Each application that is loaded is an open task or process in the operating system. On Windows platforms, the application is displayed in a command-line window. On UNIX platforms, the application server is a child process of ESSBASE. When the application starts, ESSBASE starts the esssvr process. See Starting an Application.

On Windows platforms, when an application starts, a new icon is displayed in the taskbar. Double-click the icon to view the server window.

Essbase Server records application-level activities in an application log. See Using Essbase Logs.

  To view application activities as they occur, use a tool:

Tool

Instruction

On Windows platforms, use the application-process window

Select the command-line window that bears the name of the application.

UNIX

tail -f logfile

Using Essbase to Manage Applications and Databases

This section describes managing applications and databases.

Viewing Applications and Databases

When you start Administration Services Console, the Enterprise View tree is displayed in the navigation panel. Enterprise View is a graphical tree view of the Essbase environment. It displays the Administration Servers and Essbase Servers that you select. Your view of the Essbase environment may look different from that of other administrators.

Applications and databases, and their associated artifacts, are represented as nodes beneath the Essbase Server node. Artifacts are grouped into container nodes. For example, individual applications are contained in the Applications node, and databases are contained in the Databases container node. If sample applications and databases are installed with Essbase Server, they appear in Enterprise View along with your organization’s applications and databases.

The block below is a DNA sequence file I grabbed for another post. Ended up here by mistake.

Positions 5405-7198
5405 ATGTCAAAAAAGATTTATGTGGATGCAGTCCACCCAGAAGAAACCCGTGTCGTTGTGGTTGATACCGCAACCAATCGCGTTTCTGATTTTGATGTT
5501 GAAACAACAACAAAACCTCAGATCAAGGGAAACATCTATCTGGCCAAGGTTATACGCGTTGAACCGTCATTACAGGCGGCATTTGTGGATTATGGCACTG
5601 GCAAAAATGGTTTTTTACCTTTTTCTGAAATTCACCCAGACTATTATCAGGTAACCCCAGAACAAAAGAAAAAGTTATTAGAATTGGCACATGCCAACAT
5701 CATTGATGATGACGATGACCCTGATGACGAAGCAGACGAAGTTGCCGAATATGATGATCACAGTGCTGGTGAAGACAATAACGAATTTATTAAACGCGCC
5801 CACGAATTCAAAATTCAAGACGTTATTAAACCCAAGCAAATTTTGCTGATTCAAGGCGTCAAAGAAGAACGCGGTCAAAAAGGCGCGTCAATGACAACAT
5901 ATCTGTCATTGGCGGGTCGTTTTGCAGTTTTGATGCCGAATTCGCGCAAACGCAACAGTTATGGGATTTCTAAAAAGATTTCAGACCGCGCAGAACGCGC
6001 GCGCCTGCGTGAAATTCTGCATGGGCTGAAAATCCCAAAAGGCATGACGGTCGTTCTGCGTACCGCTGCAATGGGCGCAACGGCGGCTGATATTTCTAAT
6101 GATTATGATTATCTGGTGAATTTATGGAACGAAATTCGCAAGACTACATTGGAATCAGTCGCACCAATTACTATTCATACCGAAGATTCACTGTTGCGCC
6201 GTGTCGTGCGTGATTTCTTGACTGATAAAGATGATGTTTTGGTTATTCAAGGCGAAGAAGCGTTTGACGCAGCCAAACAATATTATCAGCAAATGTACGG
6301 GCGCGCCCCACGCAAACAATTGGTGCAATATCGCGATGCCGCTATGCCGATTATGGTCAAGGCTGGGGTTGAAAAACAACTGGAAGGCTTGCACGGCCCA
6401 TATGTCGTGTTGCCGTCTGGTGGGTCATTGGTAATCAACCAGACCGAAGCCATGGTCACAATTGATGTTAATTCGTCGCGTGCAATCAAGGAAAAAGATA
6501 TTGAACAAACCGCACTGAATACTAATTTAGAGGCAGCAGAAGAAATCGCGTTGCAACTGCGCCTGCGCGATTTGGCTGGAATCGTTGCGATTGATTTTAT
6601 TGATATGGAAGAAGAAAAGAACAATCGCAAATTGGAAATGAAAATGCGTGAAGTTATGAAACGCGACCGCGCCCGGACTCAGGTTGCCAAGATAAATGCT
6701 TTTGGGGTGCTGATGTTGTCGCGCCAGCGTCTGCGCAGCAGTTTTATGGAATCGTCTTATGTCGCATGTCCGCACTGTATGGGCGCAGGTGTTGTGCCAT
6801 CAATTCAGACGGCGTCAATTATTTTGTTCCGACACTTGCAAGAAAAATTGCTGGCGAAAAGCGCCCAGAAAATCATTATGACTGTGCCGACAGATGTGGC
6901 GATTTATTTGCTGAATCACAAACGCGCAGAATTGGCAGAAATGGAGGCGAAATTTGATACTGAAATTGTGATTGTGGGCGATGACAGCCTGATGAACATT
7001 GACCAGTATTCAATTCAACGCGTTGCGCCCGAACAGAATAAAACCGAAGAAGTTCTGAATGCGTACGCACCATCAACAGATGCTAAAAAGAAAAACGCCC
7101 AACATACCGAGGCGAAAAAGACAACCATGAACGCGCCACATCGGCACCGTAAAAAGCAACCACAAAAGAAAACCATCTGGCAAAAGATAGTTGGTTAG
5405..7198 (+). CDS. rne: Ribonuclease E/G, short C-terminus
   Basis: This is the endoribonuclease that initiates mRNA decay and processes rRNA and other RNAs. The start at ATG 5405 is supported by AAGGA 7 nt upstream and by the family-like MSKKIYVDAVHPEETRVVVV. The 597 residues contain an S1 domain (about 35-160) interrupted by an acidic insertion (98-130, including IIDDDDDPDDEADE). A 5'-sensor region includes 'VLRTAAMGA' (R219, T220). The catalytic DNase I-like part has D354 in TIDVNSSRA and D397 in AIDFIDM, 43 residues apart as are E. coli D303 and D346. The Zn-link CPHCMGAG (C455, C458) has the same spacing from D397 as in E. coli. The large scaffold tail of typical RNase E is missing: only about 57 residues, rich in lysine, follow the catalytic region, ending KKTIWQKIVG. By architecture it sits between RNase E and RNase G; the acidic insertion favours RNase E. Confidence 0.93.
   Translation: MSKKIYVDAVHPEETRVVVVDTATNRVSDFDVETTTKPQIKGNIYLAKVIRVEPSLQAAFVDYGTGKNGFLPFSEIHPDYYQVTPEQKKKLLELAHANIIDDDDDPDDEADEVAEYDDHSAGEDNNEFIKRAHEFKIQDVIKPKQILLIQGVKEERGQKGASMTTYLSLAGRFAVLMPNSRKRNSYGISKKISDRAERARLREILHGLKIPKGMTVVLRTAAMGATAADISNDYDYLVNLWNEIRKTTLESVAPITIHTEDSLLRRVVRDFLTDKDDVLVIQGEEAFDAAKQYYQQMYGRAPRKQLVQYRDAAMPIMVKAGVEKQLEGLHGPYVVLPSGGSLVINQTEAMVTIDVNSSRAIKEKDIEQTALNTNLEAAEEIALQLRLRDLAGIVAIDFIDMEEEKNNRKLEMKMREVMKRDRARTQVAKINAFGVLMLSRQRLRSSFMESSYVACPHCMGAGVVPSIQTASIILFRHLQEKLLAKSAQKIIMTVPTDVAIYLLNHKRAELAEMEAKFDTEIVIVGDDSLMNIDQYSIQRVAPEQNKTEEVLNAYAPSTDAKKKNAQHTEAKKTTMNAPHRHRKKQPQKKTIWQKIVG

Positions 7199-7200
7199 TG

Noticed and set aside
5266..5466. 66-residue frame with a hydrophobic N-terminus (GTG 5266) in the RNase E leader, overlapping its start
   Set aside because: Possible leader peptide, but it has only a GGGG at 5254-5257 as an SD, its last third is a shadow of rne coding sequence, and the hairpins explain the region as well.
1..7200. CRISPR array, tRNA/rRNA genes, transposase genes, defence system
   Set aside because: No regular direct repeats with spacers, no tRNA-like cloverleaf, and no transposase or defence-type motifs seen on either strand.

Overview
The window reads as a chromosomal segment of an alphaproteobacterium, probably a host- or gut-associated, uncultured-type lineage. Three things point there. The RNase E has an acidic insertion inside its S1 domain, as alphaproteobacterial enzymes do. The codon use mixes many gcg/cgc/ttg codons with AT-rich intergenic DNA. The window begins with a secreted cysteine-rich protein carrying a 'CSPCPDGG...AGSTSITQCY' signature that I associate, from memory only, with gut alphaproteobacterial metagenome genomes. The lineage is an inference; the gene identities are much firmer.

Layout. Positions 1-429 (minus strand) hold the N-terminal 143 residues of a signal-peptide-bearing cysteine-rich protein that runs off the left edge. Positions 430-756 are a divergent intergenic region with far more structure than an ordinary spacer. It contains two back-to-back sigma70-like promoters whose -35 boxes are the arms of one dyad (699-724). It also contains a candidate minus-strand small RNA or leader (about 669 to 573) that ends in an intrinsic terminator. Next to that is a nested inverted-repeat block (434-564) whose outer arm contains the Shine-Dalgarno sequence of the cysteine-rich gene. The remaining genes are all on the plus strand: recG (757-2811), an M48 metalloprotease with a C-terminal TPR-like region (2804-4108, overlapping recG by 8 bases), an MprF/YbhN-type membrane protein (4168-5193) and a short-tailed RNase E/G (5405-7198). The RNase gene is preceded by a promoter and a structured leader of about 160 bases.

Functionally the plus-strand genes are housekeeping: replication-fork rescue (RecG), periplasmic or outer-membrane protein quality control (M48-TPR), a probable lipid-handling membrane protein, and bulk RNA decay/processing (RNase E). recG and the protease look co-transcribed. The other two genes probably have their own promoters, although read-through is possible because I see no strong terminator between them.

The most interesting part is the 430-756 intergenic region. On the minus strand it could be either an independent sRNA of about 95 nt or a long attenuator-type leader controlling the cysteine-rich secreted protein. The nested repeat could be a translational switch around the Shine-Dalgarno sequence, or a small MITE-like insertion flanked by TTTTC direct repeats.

See “About Enterprise View” in the Oracle Essbase Administration Services Online Help.

  To create an application, see “Creating Applications” in the Oracle Essbase Administration Services Online Help.

Copying or Migrating Applications

You can copy an application to any Essbase Server to which you have appropriate access. You can copy (migrate) an entire application to another Essbase Server, or you can copy an application on the same Essbase Server. For example, you may need to migrate an entire application from a development server to a production server. Or, you may want to copy an application on the same server for testing or for backup purposes.

Essbase copies applications differently, depending on whether you are copying to the same Essbase Server or to a different Essbase Server. When you migrate applications, you can select the artifacts to migrate, such as calculation scripts, report scripts, rules files, custom-defined macros and functions, substitution variables, and filters. You can also specify how user and group security is migrated.

Administration Services provides a Migration Wizard that helps you migrate applications. See “Migration Wizard” in Oracle Essbase Administration Services Online Help.

  To copy an application, use a tool:

Tool

Topic

Location

Administration Services

Copying Applications

Oracle Essbase Administration Services Online Help

MaxL

create application as

Oracle Essbase Technical Reference

ESSCMD

COPYAPP

Oracle Essbase Technical Reference

Renaming Applications

When you rename an application, the application and its associated directory (ARBORPATH/app/appname) are renamed. All artifacts within the application (for example, databases or calculation scripts) with the same name as the application are not renamed. Before you rename an application, see Naming Restrictions for Applications and Databases.